During May of 2015 Orain was the target of a DDoS attack. The attack ended up lasting roughly 9 days and bringing the service to its knees repeatedly. The ‘official’ timeline of events and write up can be found here. Below I will discuss why the details of the DDoS as well as how it took Orain down so easily and the measures that have now been put in place.
Details of the DDoS
The DDoS was first detected on May 20th and immediately took down all of the Orain services, although at this stage no one knew that it was a DDoS, we simply thought Orain was having IPv4 routing issues as the site was still accessible on IPv6.
After messaging DigitalOcean support they revealed to us that they had nullrouted our load balancing instance (the main instance needed to access the website) due to an inbound DDoS, they also apologised for a lack of automated email about this.
The image to the right (sorry for the poor quality, apparently I didn’t take a screenshot but took a snap on my phone) shows the spike of around 800Mbps inbound on the public network interface and a small increase in the internal traffic. After this spike both interfaces can be seen to fall to 0Mbps. This was due to the public IPv4 address being nullrouted by DigitalOcean.
After a period of time DigitalOcean would return the original route of the IP to our box and service would be restored for a short period before the next round of the DDoS hit us, and repeat…….
The DDoS did not concentrate on a single instance but as all public IPs were available to the world on GitHub the attackers could easily target them all and bring down every last service Orain was running, mail, dns, web, stats etc.
What changes have been made
So as discussed above the reason the attack hit Orain so hard was because all of the public IPs for servers were available to be abused. This in combination with our services being run on VPSs which nullroute traffic when DDoSs are detected meant attacking Orain was really quite easy..
Firstly I made the switch to CloudFlare. This would mask the IP addresses of the servers when, for example, requesting meta.orain.org. Previously this would have pointed you directly to the public IP address of our load balancer, now it will direct you to an IP address for CloudFlare’s CDN. Of course with a change of name servers we had to wait for this change to propagate around the world.
This in itself was not enough as of course the attackers already had our IP addresses and continued to DDoS Orain once protected behind CloudFlare, thus we needed to rotate the IP addresses of all of our servers and make sure that the new IPs were no longer visible anywhere.
The easiest place to find all of our IP addresses was in our public DNS configuration repo located at https://github.com/Orain/dns. With the move to CloudFlare this repo would no longer be used, so check, no new public IPs here!
The second place that public IPs could be found was within our Ansible playbook located at https://github.com/Orain/ansible-playbook. All public IPs were replaced with private internal IPs in this change as well as the addition of a hosts file to ensure all instances always resolved Orain domains locally rather than being pointed to CloudFlare.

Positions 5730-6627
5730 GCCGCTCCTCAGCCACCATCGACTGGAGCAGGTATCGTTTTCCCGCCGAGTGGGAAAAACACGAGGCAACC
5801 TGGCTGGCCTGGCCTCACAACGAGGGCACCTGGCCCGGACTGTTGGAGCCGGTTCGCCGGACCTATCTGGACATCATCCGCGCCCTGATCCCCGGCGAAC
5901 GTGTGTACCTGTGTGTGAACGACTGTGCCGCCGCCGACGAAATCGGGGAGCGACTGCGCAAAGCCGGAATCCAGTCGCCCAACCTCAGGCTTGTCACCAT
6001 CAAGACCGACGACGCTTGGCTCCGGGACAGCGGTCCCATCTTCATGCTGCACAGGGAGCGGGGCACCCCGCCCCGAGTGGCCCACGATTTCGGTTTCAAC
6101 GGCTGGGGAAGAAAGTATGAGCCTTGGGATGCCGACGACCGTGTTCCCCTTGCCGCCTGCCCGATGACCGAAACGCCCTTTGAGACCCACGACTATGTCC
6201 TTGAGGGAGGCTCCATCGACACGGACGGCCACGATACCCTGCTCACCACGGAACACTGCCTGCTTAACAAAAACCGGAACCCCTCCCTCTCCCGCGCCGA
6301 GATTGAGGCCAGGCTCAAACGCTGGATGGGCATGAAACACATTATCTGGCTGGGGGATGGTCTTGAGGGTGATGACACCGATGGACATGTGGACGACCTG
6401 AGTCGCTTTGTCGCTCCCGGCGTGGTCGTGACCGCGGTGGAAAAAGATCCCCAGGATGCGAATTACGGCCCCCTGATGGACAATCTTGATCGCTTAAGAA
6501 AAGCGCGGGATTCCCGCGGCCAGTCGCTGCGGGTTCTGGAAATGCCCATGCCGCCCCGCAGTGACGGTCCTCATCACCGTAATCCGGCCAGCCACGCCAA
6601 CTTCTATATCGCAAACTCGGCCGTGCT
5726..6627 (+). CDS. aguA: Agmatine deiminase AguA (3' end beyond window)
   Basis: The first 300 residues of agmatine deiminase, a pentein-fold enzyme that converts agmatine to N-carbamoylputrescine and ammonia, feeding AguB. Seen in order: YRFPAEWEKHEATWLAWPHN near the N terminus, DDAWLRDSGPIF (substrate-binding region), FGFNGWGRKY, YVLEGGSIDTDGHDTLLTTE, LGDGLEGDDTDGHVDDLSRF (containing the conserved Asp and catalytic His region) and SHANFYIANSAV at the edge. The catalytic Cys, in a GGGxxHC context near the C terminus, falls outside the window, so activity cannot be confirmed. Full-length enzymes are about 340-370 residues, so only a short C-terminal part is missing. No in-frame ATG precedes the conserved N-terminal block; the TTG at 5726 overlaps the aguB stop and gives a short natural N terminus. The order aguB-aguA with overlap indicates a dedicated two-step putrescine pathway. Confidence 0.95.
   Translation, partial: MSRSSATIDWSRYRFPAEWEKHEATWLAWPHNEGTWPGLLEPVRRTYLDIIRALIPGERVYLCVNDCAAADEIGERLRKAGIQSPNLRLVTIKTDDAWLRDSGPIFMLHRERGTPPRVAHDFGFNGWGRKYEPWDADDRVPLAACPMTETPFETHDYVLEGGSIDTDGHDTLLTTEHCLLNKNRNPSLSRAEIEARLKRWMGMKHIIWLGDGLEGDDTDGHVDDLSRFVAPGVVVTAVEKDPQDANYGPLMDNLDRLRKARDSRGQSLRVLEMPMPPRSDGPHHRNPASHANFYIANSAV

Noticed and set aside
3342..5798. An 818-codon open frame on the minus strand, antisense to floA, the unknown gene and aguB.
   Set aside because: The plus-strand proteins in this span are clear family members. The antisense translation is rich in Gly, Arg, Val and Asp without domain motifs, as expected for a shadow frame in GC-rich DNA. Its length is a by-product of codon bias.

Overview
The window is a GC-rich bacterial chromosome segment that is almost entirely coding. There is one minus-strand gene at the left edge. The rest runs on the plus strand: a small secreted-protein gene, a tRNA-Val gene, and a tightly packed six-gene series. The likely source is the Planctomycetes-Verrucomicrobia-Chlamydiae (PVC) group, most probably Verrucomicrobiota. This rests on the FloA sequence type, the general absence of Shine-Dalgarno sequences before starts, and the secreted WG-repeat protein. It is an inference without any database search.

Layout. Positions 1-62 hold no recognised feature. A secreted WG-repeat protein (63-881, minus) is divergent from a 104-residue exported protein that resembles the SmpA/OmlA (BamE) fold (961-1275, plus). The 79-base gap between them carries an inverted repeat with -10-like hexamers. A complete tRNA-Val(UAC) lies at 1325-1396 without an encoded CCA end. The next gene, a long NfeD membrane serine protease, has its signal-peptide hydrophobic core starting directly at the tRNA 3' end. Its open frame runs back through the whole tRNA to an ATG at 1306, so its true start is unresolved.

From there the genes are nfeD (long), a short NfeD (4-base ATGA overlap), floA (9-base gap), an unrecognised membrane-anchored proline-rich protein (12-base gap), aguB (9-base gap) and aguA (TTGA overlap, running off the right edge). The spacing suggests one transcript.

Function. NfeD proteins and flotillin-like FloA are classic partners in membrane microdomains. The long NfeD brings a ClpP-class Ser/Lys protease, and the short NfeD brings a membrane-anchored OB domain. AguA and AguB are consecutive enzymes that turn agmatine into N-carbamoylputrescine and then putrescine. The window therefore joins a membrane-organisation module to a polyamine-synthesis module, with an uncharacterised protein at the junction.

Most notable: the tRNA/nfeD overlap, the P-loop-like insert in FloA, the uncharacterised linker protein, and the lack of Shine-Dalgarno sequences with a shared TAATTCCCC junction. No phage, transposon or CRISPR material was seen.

So, Lastly, IP rotation. DigitalOcean do not provide a user with an easy way to grab a new public IPv4 address for a machine as of course this is something that could be easily abused and thus the process takes a bit more time. Each box must be shut down, a snapshot created, then a new box created from the snapshot. For all of Orain’s servers this took me roughly 1 hour.
TADA! No more DDoS :)
Side effects of the changes
- The Orain DNS configuration is no longer publicly accessible and contributing to it is of course more difficult. This isn’t something that really needs to change that much though.
- CloudFlare only supports wildcard domain support with full proxy services if you pay them $5000 per month, which of course Orain can not do. Thus Orain now has a CNAME record for every wiki that it hosts. A change has also been made to our CreateWiki extension to automatically create these.
- No SSHing or accessing servers directly via domains. Previous to this we could simply ssh to ‘prod10.orain.org’ for example, but now of course this domain points to a CloudFlare IP address.
- Custom domains of course broke. Custom domains were either pointing at the old Orain name servers which are no longer being used, or at the IP address of the load balancer instance which has no changed. Currently as we want to keep our IP addresses secret the only way to keep your custom domain working is to CNAME it to ‘lb.orain.org’ which per an RFC may not actually be allowed (but works with multiple hots all the same). See this stackoverflow question. Another solution to this would be to have a second load balancer with a public IP not routed through CloudFlare, thus if it was ever DDoSed then only custom domains would see downtime.
- Our traffic is now being routed through the CloudFlare CDN which has apparently saved 25% of the bandwidth from needing to go to our servers (around 3GB) according to their dashboard.
- We are currently only on the free version of CloudFlare meaning that we are using SNI SSL which is not compatible with some browsers.
- I wish this post had more images in it.
- I wish it had not taken the team 9 days to resolve the issue (sorry for the downtime guys).
- I wish we were not being DDoSed in the first place…
- I believe a more detailed analysis of the DDoS itself may be released / discussed in the future.